As a last ditch effort, Mr. W decided to call the friend's husband. You know, just for guy talk. Mr. W half jokingly asks what advice he can give for raising twins since ours are coming soon. The friend's husband says, "Dude, if I had to go through it all over again, I'd run the other way."

We were both speechless. Is it possible we are that naive?


  1. It all comes down to the parents' attitudes. My good friend has always been adventurous with a real zest for life. Her DH is in the military, so for the past 7 years, she has lived in several states far from family. She now a has 3 children under 6. DH has been deployed twice since having children. She has traveled with all 3 alone at least 5 times. Can't even count the number of times with the two oldest. Middle child flew from East Coast to Hawaii at about 6 weeks. She continues to live her life as she did before kids. She also says it's never as bad as she imagines it will be. Her kids are flexible and well-adjusted. I am in awe of her. And I am impressed with you and your hubby. Good for you! Enjoy and don't even bother to listen to these killjoys! Maybe even end the relationship (make me personally want to slit my wrists with all their negativity at this joyous time in your life)Sheesh!
    Long-time lurker, Kathy, who is very excited for you.

  2. I think it also has something to do with the personality type of the parents. You know that study that found that people who win the lottery are not, a year later, any happier or sadder than they were beforehand? I think parenthood is like that too. It's hard as hell in the beginning, and there are times when it sucks and even this IF-er was thinking "What did I do?", but then you start sleeping more again and get over it. And you start realizing all of the fun and rewarding parts, and then choose to focus on those or focus on the crap.

    So, yeah. You have no idea what you're in for, but then you adjust. I don't think some people can.

    Just my .02.

  3. I think your attitude is fantastic - that you CAN travel with kids. I admit that life with baby is more complicated than I could have guessed, but maybe this is my own inadequacy at developing a schedule. To that end, a friend of mine just recommended a book called: On Becoming Baby Wise by Gary Ezzo and Robert Bucknam. I'm just beginning to read it, but it advocates what you suggest: incorporating your children into your life, rather than centering your life around your children.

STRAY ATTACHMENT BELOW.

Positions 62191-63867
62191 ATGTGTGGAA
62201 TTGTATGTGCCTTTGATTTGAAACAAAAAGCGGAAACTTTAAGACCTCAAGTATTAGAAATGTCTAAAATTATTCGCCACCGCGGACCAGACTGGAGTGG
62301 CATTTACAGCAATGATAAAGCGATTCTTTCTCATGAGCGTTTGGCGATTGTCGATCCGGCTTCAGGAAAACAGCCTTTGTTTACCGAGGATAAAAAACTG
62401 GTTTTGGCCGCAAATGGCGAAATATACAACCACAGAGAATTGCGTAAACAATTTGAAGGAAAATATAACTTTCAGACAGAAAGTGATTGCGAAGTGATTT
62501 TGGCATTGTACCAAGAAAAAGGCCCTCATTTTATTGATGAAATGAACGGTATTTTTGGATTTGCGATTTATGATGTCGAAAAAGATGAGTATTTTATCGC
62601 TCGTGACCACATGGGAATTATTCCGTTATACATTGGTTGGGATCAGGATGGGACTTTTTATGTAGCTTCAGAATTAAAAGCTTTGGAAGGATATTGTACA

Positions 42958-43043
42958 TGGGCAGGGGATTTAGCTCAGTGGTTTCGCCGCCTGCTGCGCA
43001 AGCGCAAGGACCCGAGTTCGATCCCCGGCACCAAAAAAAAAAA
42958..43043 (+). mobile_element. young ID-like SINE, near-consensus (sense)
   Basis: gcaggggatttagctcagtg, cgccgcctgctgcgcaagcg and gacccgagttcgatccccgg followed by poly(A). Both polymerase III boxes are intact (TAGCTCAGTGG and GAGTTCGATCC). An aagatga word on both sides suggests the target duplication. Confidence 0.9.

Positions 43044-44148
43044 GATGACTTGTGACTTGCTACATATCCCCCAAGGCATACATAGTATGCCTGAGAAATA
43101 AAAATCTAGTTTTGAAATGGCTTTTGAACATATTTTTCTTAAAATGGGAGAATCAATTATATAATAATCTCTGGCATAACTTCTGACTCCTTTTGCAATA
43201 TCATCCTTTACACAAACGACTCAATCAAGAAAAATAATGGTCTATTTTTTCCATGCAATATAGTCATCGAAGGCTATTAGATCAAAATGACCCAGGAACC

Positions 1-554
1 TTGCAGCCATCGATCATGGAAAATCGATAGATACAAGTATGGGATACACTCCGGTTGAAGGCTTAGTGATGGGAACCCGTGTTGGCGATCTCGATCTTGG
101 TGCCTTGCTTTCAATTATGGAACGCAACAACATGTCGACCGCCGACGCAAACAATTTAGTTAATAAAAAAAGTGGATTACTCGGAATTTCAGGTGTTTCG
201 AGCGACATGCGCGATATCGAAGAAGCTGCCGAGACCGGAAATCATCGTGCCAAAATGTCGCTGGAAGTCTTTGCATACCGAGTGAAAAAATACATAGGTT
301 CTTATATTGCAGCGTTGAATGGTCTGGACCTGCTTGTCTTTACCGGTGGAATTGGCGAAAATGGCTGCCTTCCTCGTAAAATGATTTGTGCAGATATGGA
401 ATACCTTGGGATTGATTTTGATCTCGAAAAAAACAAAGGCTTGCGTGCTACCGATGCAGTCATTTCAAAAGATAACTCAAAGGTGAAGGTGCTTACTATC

The first several weeks with a newborn (or two!) are rough. Keep in mind that your hormones will be shifting, you'll be recovering physically and you'll be adjusting to 'round the clock feedings. It can take you by surprise ("what have we gotten ourselves into?!") but by the time the twins are 2 months, you'll all be doing much better.

    Oh, and so if you're planning to visit Napa in July, perhaps I could meet you guys for a glass! Napa is about an hour's drive from me.

  4. It's going to be fine! It's not going to be easier, but it will not get easier as they get older. Taking a long trip before they can walk is going to be so much easier than when they are able to get up and move around. I have met many families that are overwhelmed with one child. This says more about the parents than the child(ren). You will have a blast and create great memories with your family. Again, it won't be easy but... it does not get easier as they get older! You have twins, that is your reality... don't stop living because of it.